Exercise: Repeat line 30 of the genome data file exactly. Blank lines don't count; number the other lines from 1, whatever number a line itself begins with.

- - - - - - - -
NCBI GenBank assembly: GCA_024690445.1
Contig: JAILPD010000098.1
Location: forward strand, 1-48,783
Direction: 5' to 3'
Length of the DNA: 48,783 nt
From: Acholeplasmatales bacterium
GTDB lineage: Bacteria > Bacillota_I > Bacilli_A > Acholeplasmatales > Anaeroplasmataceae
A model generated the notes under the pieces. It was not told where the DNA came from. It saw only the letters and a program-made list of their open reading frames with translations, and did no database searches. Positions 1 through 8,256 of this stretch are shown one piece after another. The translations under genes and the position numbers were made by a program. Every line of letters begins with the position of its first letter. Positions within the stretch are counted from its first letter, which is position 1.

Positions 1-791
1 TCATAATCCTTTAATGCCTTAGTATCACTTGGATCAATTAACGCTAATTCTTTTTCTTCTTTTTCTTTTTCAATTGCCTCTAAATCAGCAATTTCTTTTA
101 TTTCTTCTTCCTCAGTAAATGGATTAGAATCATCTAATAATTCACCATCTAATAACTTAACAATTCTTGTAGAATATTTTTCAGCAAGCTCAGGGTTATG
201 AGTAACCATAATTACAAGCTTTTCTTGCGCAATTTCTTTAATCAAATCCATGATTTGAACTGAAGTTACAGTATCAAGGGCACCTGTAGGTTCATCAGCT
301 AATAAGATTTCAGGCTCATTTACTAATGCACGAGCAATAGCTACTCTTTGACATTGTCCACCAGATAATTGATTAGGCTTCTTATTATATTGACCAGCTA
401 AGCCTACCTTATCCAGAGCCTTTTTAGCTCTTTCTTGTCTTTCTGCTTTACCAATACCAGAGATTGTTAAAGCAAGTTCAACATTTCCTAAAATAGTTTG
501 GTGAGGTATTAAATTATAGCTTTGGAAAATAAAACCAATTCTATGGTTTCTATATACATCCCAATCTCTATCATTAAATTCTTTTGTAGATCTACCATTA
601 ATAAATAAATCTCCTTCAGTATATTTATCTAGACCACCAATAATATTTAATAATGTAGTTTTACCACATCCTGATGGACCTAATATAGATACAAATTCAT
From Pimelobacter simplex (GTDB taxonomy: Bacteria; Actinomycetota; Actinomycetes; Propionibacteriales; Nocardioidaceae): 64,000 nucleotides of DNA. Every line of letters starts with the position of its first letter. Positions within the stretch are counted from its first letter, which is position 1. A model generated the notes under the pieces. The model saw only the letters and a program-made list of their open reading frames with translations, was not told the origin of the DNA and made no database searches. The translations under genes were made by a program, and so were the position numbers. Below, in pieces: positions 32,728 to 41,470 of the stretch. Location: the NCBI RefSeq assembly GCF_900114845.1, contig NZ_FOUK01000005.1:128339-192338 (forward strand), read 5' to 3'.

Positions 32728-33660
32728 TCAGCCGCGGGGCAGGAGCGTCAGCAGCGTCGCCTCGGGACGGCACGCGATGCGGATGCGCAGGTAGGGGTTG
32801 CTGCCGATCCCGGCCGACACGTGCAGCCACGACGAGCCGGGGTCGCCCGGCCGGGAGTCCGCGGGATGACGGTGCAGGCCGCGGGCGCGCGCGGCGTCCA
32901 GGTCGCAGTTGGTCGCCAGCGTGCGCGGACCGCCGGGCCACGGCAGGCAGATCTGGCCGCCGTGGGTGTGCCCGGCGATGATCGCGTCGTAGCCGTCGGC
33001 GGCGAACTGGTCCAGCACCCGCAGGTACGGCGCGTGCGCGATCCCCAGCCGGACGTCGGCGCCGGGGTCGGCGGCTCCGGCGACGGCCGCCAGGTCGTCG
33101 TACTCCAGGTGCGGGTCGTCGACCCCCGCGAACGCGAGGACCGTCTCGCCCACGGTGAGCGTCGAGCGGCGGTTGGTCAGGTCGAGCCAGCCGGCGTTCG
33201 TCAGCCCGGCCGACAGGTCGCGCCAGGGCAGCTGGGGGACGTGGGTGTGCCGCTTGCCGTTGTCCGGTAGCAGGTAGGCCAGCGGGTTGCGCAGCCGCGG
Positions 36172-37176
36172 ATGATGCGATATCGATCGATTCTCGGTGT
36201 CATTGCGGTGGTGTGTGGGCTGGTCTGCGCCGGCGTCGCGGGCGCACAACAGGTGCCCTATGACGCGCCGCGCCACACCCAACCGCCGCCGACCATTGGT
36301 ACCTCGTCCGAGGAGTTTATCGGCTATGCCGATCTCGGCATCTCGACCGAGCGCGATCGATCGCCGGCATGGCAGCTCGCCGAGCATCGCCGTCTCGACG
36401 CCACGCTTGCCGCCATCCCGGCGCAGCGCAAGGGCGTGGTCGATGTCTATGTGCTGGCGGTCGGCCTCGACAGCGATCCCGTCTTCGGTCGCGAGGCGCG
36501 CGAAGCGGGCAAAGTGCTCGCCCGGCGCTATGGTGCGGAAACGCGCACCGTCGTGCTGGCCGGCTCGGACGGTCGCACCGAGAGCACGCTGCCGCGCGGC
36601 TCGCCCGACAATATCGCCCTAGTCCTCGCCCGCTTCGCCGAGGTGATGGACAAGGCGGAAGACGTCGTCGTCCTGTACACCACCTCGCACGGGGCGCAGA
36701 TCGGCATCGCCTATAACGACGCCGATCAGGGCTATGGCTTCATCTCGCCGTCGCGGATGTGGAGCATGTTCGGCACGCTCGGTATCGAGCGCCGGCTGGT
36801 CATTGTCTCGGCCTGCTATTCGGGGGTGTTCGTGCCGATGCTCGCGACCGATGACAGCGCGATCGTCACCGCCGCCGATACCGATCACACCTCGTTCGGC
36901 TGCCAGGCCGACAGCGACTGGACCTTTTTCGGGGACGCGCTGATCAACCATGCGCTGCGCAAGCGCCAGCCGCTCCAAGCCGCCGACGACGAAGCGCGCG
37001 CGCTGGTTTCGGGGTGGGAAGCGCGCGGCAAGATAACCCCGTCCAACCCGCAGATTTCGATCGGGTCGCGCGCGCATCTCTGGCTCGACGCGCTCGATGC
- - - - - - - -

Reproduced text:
36501 CGAAGCGGGCAAAGTGCTCGCCCGGCGCTATGGTGCGGAAACGCGCACCGTCGTGCTGGCCGGCTCGGACGGTCGCACCGAGAGCACGCTGCCGCGCGGC